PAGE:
Freddie Highmore plays both Simon and Jared, and he does a fabulous job at portraying twin brothers who couldn't be more different. While Simon is more the shy type of person who tends to avoid conflict, Jared is the rebel who always speaks his mind and likes to explore new territories. But Highmore is so good in this, he even may fool you into thinking the two boys onscreen are actually two different actors. In the role of the boys' sister Mallory, Sarah Bolger delivers a solid performance, although her character is a little less intriguing than expected. Seth Rogen and Martin Short lend their voices to some of the film's computer-animated characters, which add a little bit of humor to the overall more serious plot.
The Blu-ray edition of the film features a stunning picture quality, and the 2.35:1 non-anamorphic widescreen transfer delivers just what you would expect from a first-class HD format. The image is clean and sharp throughout, and most of the CGI figures look astonishingly real. Add an awesome 5.1 Dolby TrueHD audio transfer to that, and you got a disc with impeccable technical aspects.
Special features are always helpful if you want to learn more about the production of a feature film, but special features that are helpful and in high definition are undoubtedly a nice treat. As expected, the Blu-ray edition of The Spiderwick Chronicles is loaded with tones of extras, some of which may also appeal to the younger viewers. Besides the usual trailers and a couple of deleted scenes, the bonus material includes "It's a Spiderwick World," an interesting 8-minute featurette about how the creators of the books came up with the original idea for the series. More impressive however is "Making Spiderwick," a highly informative 20-minute behind-the-scenes look with plenty of cast and crew interviews, footage from the set, and select scenes from the movie.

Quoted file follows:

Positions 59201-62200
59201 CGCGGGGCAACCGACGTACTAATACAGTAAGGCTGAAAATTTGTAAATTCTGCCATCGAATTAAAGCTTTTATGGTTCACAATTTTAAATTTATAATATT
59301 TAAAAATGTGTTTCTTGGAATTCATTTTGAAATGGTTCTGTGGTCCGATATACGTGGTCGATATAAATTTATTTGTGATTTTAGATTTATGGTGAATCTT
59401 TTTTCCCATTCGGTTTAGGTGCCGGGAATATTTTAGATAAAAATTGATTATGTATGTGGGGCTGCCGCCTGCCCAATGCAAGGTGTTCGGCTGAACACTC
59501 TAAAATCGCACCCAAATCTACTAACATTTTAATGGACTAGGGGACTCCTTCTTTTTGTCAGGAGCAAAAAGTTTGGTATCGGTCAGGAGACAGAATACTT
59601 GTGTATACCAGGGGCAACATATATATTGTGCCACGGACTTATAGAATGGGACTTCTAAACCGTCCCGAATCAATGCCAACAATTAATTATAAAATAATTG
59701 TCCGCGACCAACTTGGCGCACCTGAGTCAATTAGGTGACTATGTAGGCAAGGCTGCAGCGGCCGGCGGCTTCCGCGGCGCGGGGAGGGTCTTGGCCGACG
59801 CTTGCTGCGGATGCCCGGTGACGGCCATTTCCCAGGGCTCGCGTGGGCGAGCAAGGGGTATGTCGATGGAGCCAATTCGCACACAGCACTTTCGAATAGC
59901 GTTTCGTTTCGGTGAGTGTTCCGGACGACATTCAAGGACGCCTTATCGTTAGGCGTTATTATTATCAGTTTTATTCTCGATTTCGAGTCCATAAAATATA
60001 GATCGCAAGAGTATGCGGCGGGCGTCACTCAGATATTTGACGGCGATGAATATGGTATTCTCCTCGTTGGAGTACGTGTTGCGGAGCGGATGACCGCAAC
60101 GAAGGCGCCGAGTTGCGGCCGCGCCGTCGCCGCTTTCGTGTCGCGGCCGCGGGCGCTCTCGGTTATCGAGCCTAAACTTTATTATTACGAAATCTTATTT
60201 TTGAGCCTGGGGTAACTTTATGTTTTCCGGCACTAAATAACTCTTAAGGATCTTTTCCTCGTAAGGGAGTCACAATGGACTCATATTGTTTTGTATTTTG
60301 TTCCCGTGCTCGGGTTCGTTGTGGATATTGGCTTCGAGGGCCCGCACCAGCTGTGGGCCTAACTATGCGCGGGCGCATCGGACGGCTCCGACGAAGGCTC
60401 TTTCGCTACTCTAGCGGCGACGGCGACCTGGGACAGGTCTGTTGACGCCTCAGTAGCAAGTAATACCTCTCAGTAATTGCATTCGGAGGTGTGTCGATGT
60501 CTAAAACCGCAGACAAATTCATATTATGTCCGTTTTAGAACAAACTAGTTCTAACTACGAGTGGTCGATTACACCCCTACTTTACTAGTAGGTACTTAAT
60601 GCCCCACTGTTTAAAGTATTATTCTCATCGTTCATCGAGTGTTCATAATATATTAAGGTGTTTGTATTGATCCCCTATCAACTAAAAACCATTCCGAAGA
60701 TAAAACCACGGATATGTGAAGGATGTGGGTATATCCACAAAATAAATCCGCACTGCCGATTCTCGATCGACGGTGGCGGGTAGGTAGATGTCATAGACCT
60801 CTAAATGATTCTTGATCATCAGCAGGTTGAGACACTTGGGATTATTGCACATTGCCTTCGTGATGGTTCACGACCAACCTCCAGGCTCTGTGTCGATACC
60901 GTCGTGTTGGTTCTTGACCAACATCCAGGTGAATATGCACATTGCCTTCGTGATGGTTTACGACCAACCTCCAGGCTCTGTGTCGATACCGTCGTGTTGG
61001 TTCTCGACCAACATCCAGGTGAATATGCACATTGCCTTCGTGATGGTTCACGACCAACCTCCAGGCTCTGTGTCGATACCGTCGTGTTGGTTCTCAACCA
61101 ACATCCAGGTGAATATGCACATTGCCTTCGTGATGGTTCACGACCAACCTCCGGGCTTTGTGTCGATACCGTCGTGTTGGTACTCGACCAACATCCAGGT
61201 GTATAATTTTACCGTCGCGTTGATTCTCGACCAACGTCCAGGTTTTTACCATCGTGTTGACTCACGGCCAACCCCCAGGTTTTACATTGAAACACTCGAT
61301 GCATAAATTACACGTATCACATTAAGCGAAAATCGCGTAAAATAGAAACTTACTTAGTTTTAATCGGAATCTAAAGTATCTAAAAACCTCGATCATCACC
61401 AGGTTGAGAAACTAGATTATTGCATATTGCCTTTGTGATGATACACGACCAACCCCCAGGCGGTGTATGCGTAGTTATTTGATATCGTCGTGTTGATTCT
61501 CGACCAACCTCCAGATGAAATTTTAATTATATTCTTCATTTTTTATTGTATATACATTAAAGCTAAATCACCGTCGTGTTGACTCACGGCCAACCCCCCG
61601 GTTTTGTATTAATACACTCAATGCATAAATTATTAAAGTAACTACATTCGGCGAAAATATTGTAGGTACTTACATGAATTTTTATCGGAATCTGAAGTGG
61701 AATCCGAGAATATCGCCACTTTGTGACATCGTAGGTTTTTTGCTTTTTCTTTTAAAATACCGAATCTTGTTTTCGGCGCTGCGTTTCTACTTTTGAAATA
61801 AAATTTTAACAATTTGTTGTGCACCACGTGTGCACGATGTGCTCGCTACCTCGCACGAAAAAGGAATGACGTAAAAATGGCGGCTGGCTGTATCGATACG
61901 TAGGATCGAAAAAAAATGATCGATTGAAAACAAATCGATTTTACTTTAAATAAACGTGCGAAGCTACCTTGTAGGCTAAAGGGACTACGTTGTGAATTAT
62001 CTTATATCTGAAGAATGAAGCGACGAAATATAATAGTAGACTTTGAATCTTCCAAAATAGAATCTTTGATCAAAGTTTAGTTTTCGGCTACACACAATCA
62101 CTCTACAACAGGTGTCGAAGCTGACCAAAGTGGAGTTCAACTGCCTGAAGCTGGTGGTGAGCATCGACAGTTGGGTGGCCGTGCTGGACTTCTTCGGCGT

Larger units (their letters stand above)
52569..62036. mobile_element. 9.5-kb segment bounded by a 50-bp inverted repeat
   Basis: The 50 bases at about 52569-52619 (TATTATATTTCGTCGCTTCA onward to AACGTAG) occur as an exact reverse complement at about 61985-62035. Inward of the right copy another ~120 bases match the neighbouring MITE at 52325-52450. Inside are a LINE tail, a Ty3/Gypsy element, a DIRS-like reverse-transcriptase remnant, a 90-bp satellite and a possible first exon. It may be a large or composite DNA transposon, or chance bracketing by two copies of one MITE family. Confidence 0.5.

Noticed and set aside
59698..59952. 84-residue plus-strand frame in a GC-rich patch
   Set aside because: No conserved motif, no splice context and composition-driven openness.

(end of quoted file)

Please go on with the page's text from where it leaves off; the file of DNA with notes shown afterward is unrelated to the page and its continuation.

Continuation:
If that's not enough for you, make sure to watch "The Magic of Spiderwick," a brief but extensive look at the post-production of the film with a focus on the creation of the special effects. If you're not that interested in the technical stuff of the film and would rather learn more about the actors and the characters they portray, then "Meet the Clan" could come in quite handy. In this enlightening 13-minute featurette, members of the cast talks about their experience during the shooting and how much fun it was to be part of a film set in a magical world full of fairies and ogres. This interesting piece also focuses on the shooting of the scenes in which both Simon and Jared are present. With Freddie Highmore playing both characters, these shots were a little trickier to set up.
Kids should have fun clicking through Arthur Spiderwick's field guide, an interactive feature that gives them the opportunity to read all about the creatures in the film. The bonus material also includes an in-movie version of the guide, which offers viewers additional information about the magical world during the feature film. There's definitely something for everyone in the special feature section.
The Spiderwick Chronicles is certainly not the most spectacular or captivating film of its kind, but it is imaginative and magical enough to entertain youngsters and grown-ups alike. In fact, it's the simplicity and straightforwardness of the story that gives the movie its charm and distinguishes it from other productions. After all, not every fantasy film has to be as pompous as the Harry Potter flicks, right?
Review content copyright © 2008 Franck Tabouring; Site layout and review format copyright © 1998 - 2015 HipClick Designs LLC
Scales of Justice
* 2.35:1 Non-Anamorphic (Widescreen)
* TrueHD 5.1 Surround (English)
* Dolby Digital 5.1 Surround (French)
* Dolby Digital 5.1 Surround (Spanish)
Running Time: 97 Minutes
Release Year: 2008
MPAA Rating: Rated PG
* "Spiderwick: It's All True!"
* "It's a Spiderwick World"
* "Spiderwick: Meet the Clan"
* "Making Spiderwick"
* "The Magic of Spiderwick"
* "A Final Word of Advice"
* "Spiderwick's Field Guide"
* In-Movie version of "Spiderwick's Guide"
* Deleted Scenes
* Official Site